2 Litres

Click play on the following audio player to listen along as you read this section.

Before we even begin to talk about this topic we need to get one thing out of the way. What is the correct spelling of the word? Is it litres or liters?

litres or liters?

In reality both of those spellings are correct. It just depends on which reality you live in. If you are living in the United States then the correct spelling is LITERS. If you living in Canada then the correct spelling it LITRES.

As this book is being written in Canada it is only natural that we are going to spell it:

L   I   T   R   E   S


Now let’s go into a short introduction.

The litre is also a unit of measurement when dealing with capacities but unlike gallons litres only comes in one variety. A litre is a litre is a litre is a litre. A litre is similar in capacity to 1.75 English pints and is exactly 1000 cubic centimeters. Once again we end up back to the fact that metric is sooooo easy to work with as everything is based on multiples of 10.  Later on in this chapter we’ll convert from gallons to litres and then back again.

In beer terminology (because in my mind everyone likes beer) a growler is the term used to describe a bottle filled with beer. A growler is usually 2 litres in capacity. Breweries also sell beer in one litre bottles which are often referred to as Boston rounds. The term Boston round actually just refers to the type of bottle used and not volume. Below is a picture of a couple of beer growlers. For math purposes remember they are 2 litres.

three 2 litre growler beers

So now that we have the beer situation out of the way let’s get to exactly how much a litre is.

When dealing with gallons we converted them to cubic feet. We kept everything in imperial units of measure. As litres is metric we’ll convert it into cubic meters.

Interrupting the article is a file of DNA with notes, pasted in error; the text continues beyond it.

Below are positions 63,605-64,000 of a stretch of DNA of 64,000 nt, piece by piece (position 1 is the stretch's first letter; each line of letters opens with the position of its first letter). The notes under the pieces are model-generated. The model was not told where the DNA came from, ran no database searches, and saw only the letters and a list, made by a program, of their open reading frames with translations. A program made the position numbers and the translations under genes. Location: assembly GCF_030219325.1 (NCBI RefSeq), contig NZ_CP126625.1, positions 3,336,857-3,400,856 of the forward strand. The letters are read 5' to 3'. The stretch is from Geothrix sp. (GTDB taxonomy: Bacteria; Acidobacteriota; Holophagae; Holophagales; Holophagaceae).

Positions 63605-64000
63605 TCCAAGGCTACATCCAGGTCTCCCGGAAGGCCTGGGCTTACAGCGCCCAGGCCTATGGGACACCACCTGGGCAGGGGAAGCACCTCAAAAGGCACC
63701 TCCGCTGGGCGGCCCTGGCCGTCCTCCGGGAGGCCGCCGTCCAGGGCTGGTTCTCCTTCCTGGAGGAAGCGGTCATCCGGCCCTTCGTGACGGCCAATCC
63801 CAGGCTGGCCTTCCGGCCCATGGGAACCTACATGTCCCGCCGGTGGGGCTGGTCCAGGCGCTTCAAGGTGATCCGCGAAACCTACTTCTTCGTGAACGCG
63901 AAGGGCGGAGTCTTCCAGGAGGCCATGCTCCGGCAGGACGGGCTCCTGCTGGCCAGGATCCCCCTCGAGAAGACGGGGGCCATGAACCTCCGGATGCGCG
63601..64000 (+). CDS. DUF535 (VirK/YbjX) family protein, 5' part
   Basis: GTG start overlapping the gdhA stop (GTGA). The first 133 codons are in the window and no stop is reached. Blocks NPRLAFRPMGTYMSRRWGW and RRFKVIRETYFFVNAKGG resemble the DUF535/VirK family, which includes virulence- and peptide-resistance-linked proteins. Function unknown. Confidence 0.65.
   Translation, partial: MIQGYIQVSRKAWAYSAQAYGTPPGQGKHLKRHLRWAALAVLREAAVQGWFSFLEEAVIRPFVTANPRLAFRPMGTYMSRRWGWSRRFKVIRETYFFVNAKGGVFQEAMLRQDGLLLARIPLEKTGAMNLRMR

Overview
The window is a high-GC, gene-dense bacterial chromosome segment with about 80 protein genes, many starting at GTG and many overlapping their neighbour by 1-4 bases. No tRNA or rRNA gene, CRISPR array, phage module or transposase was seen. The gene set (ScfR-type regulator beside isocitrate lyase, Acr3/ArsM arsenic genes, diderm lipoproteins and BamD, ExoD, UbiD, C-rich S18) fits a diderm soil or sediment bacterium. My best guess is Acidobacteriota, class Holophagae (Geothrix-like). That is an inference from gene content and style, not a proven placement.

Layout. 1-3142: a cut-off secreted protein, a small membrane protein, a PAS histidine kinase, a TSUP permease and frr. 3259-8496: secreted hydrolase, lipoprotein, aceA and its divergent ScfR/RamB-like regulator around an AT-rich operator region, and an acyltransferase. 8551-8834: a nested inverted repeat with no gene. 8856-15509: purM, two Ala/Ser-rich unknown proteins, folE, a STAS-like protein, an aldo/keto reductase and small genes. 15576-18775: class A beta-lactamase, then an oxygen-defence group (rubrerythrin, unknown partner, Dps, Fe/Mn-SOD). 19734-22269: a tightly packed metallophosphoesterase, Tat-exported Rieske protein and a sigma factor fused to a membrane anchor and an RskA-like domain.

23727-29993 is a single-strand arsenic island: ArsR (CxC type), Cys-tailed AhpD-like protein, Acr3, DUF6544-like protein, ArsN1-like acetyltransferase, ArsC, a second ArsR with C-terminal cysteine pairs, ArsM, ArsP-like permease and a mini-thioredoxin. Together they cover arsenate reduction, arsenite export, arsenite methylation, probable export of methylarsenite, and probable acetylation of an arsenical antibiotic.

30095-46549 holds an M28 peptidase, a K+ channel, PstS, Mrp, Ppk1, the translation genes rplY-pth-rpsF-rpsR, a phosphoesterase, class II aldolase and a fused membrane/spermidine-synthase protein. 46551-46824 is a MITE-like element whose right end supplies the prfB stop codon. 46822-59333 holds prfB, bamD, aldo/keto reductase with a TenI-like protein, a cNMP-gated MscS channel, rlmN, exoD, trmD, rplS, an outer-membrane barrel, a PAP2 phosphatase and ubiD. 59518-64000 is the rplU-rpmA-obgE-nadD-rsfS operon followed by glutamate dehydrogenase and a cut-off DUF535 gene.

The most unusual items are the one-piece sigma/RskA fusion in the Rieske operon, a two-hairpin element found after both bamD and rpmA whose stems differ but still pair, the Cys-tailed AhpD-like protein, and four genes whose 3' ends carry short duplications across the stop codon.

Question: Do you think a litre is more or less than a cubic meter?

I think this one is a bit easier to visualise than the gallon so I’ll just go ahead and give you the answer.


The relationship is as follows:

[latex]1 \text{ cubic meter} = 1000 \text{ litres}[/latex]


1000 litres fit into 1 cubic metre

Once again as with everything in metric it’s easy to remember. As this is so easy to remember we’ll get right to the examples as there is not a whole bunch of explaining that needs to be done.


How many litres are there in 5.78 cubic meters?

Step 1: Write down the relationship you are going to use.

[latex]1 \text{ cubic meter} = 1000 \text{ litres}[/latex]

Step 2: Cross multiply.

[latex]\dfrac{1 \text{ cubic meter}}{5.78 \text{ cubic meters}} = \dfrac{1000 \text{ litres}}{\text{X litres}}[/latex]

[latex]\begin{array}{c} 1 \times \text{X} &= 5.78 \times 1000 \\ \text{X} &= 5.78 \times 1000 \\ \text{X} &= 5780 \end{array}[/latex]

[latex]\text{answer} = 5780 \text{ litres}[/latex]


Let’s try the reverse. If we had 3287 litres how many cubic meters would that be?

Step 1: Write down the relationship you are going to use.

[latex]1 \text{ cubic meter} = 1000 \text{ litres}[/latex]

Step 2:  Cross multiply.

[latex]\dfrac{1 \text{ cubic meter}}{\text{X cubic meters}} = \dfrac{1000 \text{ litres}}{3287 \text{ litres}}[/latex]

[latex]\begin{array}{c} 1 \times 3287 &= \text{X} \times 1000 \\ \text{X} &= \dfrac{3287}{1000} \\ \text{X} &= 3.287 \end{array}[/latex]

[latex]\text{answer} = 3.287 \text{ cubic meters}[/latex]

Try a couple practice questions and check out the video answers to see how you did.

Practice Questions

Question 1

We’re going to go back to our winemaking and another winemaker for this one. Pier-Alexis is a sommelier who plans to start his own winery. He lets his assistant calculate how much wine the vineyard he is looking to purchase will make.

His assistant ends up calculating the final answer in cubic meters of wine which is of no use to Pier – Alexis. He wants to calculate the amount of wine in litres. His assistant has stated that the vineyard will produce approximately 12.79 cubic meters of wine. How many litres of wine is this?

Question 2

Emily has decided to build a pool in the backyard of her family home. The pool is 9.78 meters long by 5 meters wide by 1.3 meters deep. Calculate the number of litres it takes to fill up the pool. Keep in mind that that pool is only filled up 90%.


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Math for Trades: Volume 3 by Mark Overgaard and Chad Flinn is licensed under a Creative Commons Attribution 4.0 International License, except where otherwise noted.

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